There’s been a great deal of renewed interest in the famous “Marshmallow Test” that was conducted at Stanford University in the 60s and 70s. There’s a TED discussion by Joachim de Posada. There’s an article in The New York Times and an interview with the marshmallow man himself, Walter Mischel, in The Atlantic. Much of this attention is because of his new book, The Marshmallow Test: Mastering Self-Control.
The original experiments, everyone concluded, were about delayed gratification and willpower. In the studies, which are referred to as The Marshmallow Tests, Mischel and his graduate students offered children a choice between one small reward immediately or two small rewards if they waited for a short period, approximately 15 minutes. While some out of the 600 participants ate the marshmallow immediately, about a third of those who tried to wait were successful and got the second marshmallow.
The latest discussion, however, is about the significance of the findings when researchers followed up with the original participants years later. Results showed that the children that waited for their reward (delayed gratifiers) had higher SAT scores, more advanced degrees and a lower BMI than the children that couldn’t wait (instant gratifiers).
So what does that say for the rewards and incentives industry? Does it mean that people should have to wait for their reward? Would that make them better human beings and more successful?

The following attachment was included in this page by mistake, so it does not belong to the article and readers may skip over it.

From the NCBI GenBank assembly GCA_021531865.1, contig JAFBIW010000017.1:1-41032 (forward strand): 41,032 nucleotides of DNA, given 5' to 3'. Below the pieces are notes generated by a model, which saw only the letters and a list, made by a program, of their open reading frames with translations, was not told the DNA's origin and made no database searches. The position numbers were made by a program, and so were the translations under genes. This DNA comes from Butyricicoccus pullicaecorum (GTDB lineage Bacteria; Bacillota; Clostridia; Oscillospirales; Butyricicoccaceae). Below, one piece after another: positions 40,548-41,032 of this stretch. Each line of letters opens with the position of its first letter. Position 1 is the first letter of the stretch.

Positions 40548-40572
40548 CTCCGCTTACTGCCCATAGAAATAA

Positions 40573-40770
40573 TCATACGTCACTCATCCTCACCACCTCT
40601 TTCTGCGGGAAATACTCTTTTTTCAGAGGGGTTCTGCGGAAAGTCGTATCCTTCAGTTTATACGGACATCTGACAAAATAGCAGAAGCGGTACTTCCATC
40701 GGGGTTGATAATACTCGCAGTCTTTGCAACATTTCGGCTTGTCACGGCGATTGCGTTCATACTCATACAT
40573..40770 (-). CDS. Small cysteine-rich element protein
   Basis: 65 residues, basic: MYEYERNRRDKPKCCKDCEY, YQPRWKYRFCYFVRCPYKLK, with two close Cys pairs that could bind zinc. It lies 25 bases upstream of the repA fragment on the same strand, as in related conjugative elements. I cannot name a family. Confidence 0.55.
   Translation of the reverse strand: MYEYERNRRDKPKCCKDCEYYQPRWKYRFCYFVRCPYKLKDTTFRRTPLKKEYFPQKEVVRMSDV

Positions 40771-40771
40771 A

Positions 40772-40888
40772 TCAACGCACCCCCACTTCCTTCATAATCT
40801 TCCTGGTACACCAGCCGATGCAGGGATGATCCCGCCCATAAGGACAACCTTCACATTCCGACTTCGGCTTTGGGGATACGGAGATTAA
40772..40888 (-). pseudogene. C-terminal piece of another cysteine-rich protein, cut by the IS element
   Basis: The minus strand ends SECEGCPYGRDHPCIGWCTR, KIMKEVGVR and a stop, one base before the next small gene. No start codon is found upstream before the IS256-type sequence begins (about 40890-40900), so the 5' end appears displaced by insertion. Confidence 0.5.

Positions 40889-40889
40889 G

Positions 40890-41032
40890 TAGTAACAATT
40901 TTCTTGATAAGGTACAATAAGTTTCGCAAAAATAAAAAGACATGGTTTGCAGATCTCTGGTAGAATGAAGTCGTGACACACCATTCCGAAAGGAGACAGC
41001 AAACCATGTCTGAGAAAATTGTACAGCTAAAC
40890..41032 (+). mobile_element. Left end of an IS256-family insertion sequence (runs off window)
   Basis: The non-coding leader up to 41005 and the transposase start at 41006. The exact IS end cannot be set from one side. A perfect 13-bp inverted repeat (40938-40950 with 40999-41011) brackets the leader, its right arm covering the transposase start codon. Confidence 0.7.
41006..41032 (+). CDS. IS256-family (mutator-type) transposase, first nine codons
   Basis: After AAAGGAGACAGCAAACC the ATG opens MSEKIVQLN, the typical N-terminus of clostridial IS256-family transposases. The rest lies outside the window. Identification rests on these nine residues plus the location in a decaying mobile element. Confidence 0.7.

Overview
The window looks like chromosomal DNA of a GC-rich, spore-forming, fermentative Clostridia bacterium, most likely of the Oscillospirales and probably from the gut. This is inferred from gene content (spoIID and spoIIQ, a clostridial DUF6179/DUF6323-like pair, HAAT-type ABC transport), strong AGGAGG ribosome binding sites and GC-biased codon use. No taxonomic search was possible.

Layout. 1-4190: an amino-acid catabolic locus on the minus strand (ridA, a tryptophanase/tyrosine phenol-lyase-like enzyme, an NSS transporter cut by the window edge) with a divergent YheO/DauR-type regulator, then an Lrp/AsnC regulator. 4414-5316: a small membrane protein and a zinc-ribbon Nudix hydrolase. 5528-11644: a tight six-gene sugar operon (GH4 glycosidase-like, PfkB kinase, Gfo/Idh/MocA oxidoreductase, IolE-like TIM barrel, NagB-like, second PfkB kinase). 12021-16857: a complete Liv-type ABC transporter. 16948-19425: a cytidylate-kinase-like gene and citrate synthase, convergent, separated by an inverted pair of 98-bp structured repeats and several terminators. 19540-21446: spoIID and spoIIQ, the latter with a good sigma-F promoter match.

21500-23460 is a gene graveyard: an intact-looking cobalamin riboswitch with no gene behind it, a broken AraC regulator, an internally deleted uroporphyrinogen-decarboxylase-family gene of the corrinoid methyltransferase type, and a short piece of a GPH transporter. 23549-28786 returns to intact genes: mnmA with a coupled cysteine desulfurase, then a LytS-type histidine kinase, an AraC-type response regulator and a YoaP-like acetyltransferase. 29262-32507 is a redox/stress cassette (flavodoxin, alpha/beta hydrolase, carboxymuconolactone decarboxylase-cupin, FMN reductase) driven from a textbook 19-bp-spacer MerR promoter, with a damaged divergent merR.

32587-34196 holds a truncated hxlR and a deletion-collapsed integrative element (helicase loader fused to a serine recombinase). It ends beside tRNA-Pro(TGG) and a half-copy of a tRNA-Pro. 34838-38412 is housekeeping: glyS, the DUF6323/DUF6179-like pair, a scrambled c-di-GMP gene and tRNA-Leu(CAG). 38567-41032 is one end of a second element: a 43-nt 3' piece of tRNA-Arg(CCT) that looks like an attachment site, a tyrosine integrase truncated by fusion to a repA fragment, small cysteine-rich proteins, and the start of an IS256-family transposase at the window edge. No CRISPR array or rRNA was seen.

Probably not. After all, giving someone a reward or incentive shouldn’t be a test.
It’s about recognizing achievement, or thanking someone for his or her business. In the workplace, rewards for performance and productivity are positive reinforcement, and they increase employee morale. In market research, incentives increase response rates and reduce non-response and “bad answers,” such as “don’t know” or “no answer.” And consumers love rewards! Incentives, such as our Visa virtual accounts, are a great way to promote a brand, drive purchases or consumer engagement and inspire loyalty. So why would you want to make recipients wait to receive their reward?
Humans are hardwired to want things right away. That’s why social media is so popular. Technology enables us to live in the moment and receive instant feedback. Technology also enables the incentives industry to deliver instant rewards, often in less than 90 seconds. That’s what we mean when we talk about instant gratification.
Procrastination has never been seen as a particularly exemplary quality, so why should you put off until tomorrow what you can do today?